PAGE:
A different perspective:

"At this point, Denis Asch goes wide-eyed. He cannot believe it: the entire lever is in plastic, including the pallet stones, “this is the real prowess,” he exclaims, “because this is what determines the rate! I have never seen that before! And what’s more, in this plastic, the axes are metallic!”
SWATCH GROUP - Stripping down the SISTEM51 | Europa Star Magazine
 

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I don't know what to expect from a %100 machine assembled movement at $200, but this conversation will be interesting.

Things to note:

ABTW remarked in 2013:

"The components are welded together to form an assembly centered around a single screw"
http://www.ablogtowatch.com/baselworld-2013-swatch-sistem51-only-100-swiss-francs-for-a-mechanical-watch/

That the screw didn't hold together the entire assembly was known somewhere at the time.

A different perspective:

"At this point, Denis Asch goes wide-eyed. He cannot believe it: the entire lever is in plastic, including the pallet stones, “this is the real prowess,” he exclaims, “because this is what determines the rate! I have never seen that before! And what’s more, in this plastic, the axes are metallic!”
SWATCH GROUP - Stripping down the SISTEM51 | Europa Star Magazine
I have a lot of trouble imagining that escapement is going to be remotely useful in a few years. Maybe a much more knowledgeable member can correct me on this, but it seems like the movement is self-cannibalizing.
 

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I have a lot of trouble imagining that escapement is going to be remotely useful in a few years. Maybe a much more knowledgeable member can correct me on this, but it seems like the movement is self-cannibalizing.
They made a disposable watch. 'Not so bad', some of us said at the time. 'We have watches that have been ticking for decades without a service'.

The engineers at Swatch seem to have found a way to counter this problem so that you have to buy a new watch every couple of years.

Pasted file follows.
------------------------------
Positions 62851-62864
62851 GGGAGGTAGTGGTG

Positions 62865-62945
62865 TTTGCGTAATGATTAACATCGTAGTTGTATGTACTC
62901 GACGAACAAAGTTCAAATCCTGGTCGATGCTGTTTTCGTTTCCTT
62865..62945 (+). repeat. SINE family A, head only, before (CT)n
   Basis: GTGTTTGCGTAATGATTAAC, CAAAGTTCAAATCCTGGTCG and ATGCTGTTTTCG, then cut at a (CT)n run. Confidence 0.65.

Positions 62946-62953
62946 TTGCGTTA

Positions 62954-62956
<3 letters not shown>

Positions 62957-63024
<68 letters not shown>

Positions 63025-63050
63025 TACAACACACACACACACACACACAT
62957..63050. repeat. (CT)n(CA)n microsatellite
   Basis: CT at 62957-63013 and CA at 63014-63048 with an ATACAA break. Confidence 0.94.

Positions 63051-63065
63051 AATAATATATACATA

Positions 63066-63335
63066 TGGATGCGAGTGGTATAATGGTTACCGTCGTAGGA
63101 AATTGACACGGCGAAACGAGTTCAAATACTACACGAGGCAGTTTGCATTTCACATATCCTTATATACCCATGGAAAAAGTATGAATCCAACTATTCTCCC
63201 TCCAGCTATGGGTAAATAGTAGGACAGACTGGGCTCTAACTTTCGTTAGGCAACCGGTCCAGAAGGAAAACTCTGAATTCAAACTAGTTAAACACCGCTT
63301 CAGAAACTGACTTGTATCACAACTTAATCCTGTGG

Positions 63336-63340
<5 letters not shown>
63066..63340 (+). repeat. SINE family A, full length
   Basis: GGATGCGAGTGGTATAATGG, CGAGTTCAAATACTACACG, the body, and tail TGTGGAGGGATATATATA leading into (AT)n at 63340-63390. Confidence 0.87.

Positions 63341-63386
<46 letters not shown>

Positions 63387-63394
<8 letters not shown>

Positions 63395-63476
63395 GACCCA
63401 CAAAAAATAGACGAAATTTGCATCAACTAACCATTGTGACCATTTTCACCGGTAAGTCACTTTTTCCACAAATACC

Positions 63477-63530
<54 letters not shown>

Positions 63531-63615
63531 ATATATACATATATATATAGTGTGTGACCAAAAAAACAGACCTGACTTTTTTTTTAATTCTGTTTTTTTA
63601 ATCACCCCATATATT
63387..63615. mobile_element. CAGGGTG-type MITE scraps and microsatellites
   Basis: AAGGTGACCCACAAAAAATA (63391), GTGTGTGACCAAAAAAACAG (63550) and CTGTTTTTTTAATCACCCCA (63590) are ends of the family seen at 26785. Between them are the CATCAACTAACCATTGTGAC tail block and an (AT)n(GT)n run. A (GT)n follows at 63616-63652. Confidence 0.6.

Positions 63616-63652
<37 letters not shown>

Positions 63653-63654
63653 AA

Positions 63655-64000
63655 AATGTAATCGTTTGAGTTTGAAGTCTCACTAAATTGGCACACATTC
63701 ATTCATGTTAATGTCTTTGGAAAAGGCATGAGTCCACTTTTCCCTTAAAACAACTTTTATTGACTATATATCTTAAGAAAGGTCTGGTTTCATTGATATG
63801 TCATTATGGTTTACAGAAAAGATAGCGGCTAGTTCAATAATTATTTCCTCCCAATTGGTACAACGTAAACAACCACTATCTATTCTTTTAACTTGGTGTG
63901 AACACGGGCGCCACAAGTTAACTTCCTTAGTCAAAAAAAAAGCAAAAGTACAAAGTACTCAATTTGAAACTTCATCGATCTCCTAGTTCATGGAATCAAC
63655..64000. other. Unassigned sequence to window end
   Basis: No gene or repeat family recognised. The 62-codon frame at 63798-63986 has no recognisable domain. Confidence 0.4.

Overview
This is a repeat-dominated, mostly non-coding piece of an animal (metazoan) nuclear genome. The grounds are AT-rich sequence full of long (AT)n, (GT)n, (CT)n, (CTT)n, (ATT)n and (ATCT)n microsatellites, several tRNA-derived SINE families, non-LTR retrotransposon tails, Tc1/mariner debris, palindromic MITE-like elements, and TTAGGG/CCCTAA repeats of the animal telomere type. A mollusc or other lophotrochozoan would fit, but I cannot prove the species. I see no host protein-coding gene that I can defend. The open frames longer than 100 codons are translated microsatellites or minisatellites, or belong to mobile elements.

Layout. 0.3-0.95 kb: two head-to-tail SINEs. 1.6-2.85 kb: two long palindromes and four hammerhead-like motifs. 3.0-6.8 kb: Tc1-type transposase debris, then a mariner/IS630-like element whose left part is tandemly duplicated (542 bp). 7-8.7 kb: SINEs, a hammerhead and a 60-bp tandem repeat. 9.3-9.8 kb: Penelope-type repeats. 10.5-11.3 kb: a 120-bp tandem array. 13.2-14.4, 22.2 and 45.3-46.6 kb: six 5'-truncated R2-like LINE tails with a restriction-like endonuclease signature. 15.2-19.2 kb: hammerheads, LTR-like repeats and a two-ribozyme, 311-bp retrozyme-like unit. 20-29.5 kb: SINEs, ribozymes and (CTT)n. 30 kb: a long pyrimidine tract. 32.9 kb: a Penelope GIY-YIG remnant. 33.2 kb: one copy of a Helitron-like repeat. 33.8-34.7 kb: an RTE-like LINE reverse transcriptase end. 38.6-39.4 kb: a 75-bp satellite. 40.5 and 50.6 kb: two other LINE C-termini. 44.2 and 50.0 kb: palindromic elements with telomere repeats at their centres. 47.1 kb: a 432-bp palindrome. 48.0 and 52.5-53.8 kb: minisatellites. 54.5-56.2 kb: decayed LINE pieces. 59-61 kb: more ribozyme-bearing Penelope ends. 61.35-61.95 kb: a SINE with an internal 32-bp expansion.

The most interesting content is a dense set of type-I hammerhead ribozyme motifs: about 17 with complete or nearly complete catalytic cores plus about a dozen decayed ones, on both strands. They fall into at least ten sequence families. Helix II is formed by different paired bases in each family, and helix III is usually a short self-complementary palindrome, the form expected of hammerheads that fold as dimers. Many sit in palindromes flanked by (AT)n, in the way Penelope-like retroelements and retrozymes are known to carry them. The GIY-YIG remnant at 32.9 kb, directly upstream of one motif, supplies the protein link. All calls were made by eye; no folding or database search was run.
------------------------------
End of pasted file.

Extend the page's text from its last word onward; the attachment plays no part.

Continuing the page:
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I have a lot of trouble imagining that escapement is going to be remotely useful in a few years. Maybe a much more knowledgeable member can correct me on this, but it seems like the movement is self-cannibalizing.
Everything I feel and think about this movement hinges on the fact it is clearly meant to be disposable... As the article puts it:

And that’s it. Our watchmaker is dumbfounded: “It’s a miracle that it works, bravo…!"

To me, it seems as if they've min/maxed (to borrow a term from gaming) in regards to functionality vs. parts. They’ve taken many shortcuts; that it works decently with an impressive power reserve (thanks to that large barrel) comes off as somewhat impressive to a complete dilettante of watchmaking like me.

 

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Everything I feel and think about this movement hinges on the fact it is clearly meant to be disposable... As the article puts it:

And that’s it. Our watchmaker is dumbfounded: “It’s a miracle that it works, bravo…!"

To me, it seems as if they've min/maxed (to borrow a term from gaming) in regards to functionality vs. parts. They’ve taken many shortcuts; that it works decently with an impressive power reserve (thanks to that large barrel) comes off as somewhat impressive to a complete dilettante of watchmaking like me.

I accept up front that it's disposable, but I thought that meant it would have a slow degradation of accuracy into uselessness 6 or 7 years later. I'm thinking more like a year after seeing that, but time will tell.

I'm also concerned that the material used will expand and contract more than the rubies and metal in a conventional escapement, so you may see wild fluctuations in very high or low temperatures. Plastics are not ordinarily associated with great dimensional stability when exposed to heat or cold.